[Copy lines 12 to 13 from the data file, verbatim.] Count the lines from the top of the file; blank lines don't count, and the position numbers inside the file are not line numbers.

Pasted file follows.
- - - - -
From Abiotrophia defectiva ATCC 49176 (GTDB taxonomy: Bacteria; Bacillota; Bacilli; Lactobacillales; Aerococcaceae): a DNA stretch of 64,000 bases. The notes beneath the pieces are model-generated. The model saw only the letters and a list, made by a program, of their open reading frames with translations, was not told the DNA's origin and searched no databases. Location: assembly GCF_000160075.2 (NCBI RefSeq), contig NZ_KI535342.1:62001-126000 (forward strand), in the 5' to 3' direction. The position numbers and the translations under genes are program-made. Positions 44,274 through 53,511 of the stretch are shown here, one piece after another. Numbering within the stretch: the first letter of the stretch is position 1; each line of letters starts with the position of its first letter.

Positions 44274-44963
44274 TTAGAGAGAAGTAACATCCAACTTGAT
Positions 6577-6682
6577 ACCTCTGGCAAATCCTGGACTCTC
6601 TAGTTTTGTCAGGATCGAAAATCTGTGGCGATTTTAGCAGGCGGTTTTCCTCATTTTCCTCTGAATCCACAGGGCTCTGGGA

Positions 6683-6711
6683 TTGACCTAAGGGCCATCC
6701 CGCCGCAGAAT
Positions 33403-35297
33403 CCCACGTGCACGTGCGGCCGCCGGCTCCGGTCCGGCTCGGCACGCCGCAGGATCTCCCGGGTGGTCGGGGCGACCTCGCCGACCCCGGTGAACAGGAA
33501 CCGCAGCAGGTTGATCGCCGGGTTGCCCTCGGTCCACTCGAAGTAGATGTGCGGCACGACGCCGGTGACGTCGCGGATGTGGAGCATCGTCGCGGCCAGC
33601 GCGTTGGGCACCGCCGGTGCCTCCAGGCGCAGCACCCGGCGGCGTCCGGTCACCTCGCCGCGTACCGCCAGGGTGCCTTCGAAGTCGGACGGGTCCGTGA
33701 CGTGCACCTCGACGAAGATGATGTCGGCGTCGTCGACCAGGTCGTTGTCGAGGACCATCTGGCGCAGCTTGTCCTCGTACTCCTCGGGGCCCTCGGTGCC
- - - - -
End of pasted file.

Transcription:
33501 CCGCAGCAGGTTGATCGCCGGGTTGCCCTCGGTCCACTCGAAGTAGATGTGCGGCACGACGCCGGTGACGTCGCGGATGTGGAGCATCGTCGCGGCCAGC
33601 GCGTTGGGCACCGCCGGTGCCTCCAGGCGCAGCACCCGGCGGCGTCCGGTCACCTCGCCGCGTACCGCCAGGGTGCCTTCGAAGTCGGACGGGTCCGTGA